IPv6 HowTo for Backfire and Attitude Adjustment until 12.09

This guide DOES not apply to Attitude Adjustment AFTER 12.09, Barrier Breaker or any other upcoming releases. See OpenWrt native IPv6-stack for new documentation.
Please make sure that ip6tables is installed and enabled before setting up ipv6 interfaces!
 opkg update && opkg install ip6tables kmod-ip6tables && fw restart 

Please also see →ipv6.theory for a load of links to IPv6 related documentation.

Native IPv6 access

For this, you need to obtain an IPv6 address from your ISP. Technically this could be a /128 prefix (exactly one IPv6 address), but according to rfc6177 this should be a /64 prefix. You may also get bigger range, like /56 or /48. Within this range you may use all the IPv6 addresses to your liking without any NAT-induced headaches.

Some of the ISPs currently known to support IPv6 to the customer are listed here: ipv6.isp.

In the following example, the assigned prefix is 2001:123:456::/48. Within this prefix, I choose to affect the network 2001:123:456:789::/64 to the internal LAN. The router has the fixed IP 2001:123:456:789::1

/etc/config/network:

config interface lan option ifname eth1 option type bridge option proto static option ipaddr 192.168.1.1 option netmask 255.255.255.0 option ip6addr '2001:123:456:789::1/64'

When using PPPoEv6, enable ipv6. You may also further reduce the MTU from 1492 to 1452: Experience shows that it prevents many problems. You can try to increase this size, not bigger than 1492.

config interface wan option ifname eth0 option proto pppoe option username '<username>' option password '<password>' option keepalive 5 option defaultroute 1 option peerdns 1 option ipv6 1 option mtu 1452

6in4 tunneling

6in4 is a method to encapsulate IPv6 traffic into an IPv4 tunnel. It is mostly used by tunnel brokers and requires manual configuration.

A very excellent forum topic on the topic of a static 6in4 tunnels is at https://forum.openwrt.org/viewtopic.php?pid=126285

Both resources assume a static prefix, and thus a manual configuration.

The ISP known to use this are:

  1. Free.fr (France)

Requirements

The package 6in4 must be installed to use this protocol. This package is available in Backfire 10.3.1-rc4 and later.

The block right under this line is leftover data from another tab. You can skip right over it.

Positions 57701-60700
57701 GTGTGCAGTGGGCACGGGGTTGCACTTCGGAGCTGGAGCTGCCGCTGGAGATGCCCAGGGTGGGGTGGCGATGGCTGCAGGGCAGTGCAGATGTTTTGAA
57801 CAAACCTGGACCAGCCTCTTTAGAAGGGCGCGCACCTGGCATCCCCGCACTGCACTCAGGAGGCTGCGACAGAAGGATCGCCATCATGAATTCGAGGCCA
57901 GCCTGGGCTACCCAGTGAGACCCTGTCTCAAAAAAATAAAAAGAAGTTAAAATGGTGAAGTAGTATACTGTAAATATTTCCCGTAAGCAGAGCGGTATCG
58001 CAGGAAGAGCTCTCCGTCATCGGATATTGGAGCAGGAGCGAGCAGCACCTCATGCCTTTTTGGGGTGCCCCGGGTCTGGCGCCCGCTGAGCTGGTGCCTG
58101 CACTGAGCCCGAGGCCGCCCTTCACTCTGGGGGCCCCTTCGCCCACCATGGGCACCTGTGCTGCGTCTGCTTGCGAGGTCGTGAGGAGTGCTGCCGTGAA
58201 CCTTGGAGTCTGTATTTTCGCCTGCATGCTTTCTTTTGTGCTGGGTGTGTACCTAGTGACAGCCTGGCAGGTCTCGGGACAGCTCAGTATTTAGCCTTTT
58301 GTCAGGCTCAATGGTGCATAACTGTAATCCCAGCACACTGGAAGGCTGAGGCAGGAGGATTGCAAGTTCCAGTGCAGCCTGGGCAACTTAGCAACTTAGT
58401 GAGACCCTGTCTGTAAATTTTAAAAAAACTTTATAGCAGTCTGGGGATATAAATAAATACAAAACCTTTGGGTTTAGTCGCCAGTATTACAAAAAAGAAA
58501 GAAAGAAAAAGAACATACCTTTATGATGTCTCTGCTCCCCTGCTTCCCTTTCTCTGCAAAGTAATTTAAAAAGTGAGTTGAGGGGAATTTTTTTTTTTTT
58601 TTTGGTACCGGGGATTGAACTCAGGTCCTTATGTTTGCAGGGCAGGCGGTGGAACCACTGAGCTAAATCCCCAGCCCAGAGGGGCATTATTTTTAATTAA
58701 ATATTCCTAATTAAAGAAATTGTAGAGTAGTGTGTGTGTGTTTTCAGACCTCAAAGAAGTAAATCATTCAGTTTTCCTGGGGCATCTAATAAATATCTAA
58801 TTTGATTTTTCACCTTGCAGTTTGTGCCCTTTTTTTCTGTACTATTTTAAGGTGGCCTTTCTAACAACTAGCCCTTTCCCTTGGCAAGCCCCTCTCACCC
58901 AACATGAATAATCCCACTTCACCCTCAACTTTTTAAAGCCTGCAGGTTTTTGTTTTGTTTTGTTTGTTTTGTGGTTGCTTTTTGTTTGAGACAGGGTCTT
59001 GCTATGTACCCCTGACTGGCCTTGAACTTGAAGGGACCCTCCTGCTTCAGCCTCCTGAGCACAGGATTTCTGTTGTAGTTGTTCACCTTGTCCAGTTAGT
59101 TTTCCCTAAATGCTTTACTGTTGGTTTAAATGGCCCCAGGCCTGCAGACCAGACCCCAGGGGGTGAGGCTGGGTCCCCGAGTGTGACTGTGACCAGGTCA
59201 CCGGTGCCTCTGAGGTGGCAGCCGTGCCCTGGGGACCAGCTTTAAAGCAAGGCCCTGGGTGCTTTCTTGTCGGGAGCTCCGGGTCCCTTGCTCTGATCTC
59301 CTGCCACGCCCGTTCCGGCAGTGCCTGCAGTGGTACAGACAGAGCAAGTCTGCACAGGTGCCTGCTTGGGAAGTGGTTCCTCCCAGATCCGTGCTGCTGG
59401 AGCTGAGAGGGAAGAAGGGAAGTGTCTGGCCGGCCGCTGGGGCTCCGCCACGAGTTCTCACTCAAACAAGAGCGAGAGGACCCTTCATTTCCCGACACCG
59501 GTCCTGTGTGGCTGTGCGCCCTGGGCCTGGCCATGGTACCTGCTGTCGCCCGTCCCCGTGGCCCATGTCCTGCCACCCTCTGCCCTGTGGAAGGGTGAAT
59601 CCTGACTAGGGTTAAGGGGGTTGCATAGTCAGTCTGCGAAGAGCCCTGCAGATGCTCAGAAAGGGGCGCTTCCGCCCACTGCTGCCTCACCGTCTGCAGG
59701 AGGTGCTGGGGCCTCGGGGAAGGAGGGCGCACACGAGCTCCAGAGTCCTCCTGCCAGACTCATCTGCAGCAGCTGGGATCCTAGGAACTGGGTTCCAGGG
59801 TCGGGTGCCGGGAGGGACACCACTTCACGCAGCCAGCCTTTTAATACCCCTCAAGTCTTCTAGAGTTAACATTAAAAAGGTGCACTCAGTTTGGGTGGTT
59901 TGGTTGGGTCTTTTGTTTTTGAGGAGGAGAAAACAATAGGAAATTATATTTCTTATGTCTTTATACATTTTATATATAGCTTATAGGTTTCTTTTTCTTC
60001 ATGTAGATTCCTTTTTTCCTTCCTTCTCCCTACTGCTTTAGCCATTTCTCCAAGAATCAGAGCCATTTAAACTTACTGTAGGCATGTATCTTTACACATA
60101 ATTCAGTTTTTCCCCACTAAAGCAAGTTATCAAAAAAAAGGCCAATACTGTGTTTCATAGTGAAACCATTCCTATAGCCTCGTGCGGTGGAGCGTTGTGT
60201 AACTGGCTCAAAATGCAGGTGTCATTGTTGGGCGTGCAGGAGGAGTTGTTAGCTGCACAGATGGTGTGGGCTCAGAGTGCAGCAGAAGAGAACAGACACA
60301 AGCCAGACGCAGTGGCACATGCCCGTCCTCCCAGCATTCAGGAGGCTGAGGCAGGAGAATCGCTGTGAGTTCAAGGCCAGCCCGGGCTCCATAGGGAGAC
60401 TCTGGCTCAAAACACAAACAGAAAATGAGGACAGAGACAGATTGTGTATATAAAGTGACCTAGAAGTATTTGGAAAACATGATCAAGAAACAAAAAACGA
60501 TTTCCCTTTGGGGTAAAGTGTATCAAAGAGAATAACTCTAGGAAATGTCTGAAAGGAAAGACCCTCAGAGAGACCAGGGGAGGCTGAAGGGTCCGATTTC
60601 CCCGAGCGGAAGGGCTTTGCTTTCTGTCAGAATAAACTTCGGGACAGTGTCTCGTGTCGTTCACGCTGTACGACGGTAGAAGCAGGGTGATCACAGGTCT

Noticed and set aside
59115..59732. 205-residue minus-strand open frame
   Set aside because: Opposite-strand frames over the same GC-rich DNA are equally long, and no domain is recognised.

opkg update && opkg install 6in4

Notes:

  • Examples of 6in4 tunneling are also on the config/network page.
  • For this connectivity mechanism, a third "interface" is created which will become the default outgoing interface for IPv6 packets.

Static 6in4 tunneling

/etc/config/network for static tunneling:

config interface henet option proto 6in4 option ipaddr '178.24.115.19' option peeraddr '216.66.80.30' option ip6addr '2001:0db8:1f0a:1359::2/64'

Note: you may want to check that your public IP is matching the IP address on your WAN interface. Details in Static IPv6-in-IPv4 tunnel behind one-to-one NAT.

Dynamic 6in4 tunneling

The example below illustrates a dynamic tunnel configuration for the Hurricane Electric broker with dynamic IP update enabled. The local IPv4 address is automatically determined and tunnelid, username and password are provided for IP update.

/etc/config/network for dynamic tunneling:

config interface henet option proto 6in4 option peeraddr '216.66.80.30' option ip6addr '2001:0db8:1f0a:1359::2/64' option tunnelid '12345' option username 'username' option password 'password' option updatekey 'updatekey'

In this example configuration:

  • 178.24.115.10 is the local IPv4 address (assigned by ISP)
  • 216.66.80.30 is the remote IPv4 address (the other side of the tunnel)
  • 2001:0db8:1f0a:1359::2/64 is the local IPv6 tunnel endpoint (labeled "Client IPv6 Address" on the Tunnel Details page in your HE account).

as of change set 41358

  • tunnelid is provided by the tunnel broker.
  • username, password and updatekey are the plain text entries from your HE Tunnel Broker account.

and the following no longer applies :!: For Hurricane Electric tunnels, the username is NOT the username for tunnelbroker.net. The username is the user id listed on the main page of your tunnelbroker.net account (called the "API Key" elsewhere). The password is the md5 hash of the tunnelbroker.net password. For details, see http://ipv4.tunnelbroker.net/ipv4_end.php

With Attitude Adjustment, once you have added the above interface definition you have to run /etc/init.d/network restart in order to have it effected.

This tunnel, like a VPN, creates a third network interface, called henet in this example. A default IPv6 route using this interface is automatically created when this interface connects successfully.

Firewalling

:!: To apply IPv6 firewall rules to the tunnel interface, add it to the "wan" zone in /etc/config/firewall:

config 'zone' option 'name' 'wan' option 'network' 'wan henet' option 'input' 'REJECT' option 'forward' 'REJECT' option 'output' 'ACCEPT' option 'masq' '1'

:!: To allow 6in4 traffic to always reach your tunnel endpoint, it may be necessary to pass IPv4 protocol 41 traffic with the following firewall configuration stanza:

config rule option src wan option proto 41 option target ACCEPT

You will need the ip6tables package for these firewall rules to work. You can run the following command to install this package:

opkg update && opkg install ip6tables kmod-ip6tables

Routing

Routed Addresses

To enable routing of IPv6 traffic through the tunnel, add a static IPv6 address in a valid routed subnet to the local-facing interface.

:!: For Hurricane Electric tunnels, the prefix for the routed subnet is specified in tunnel details page on tunnelbroker.net in the Routed IPv6 Prefixes section, and is formed by incrementing the last digit of the third quad in the tunneling prefix. For example, if the IP address 2001:0db8:1f0a:1359::2/64 is the local IPv6 tunnel endpoint, the local interface would be assigned an address in 2001:0db8:1f0b:1359::/64 subnet, typically 2001:0db8:1f0b:1359::1/64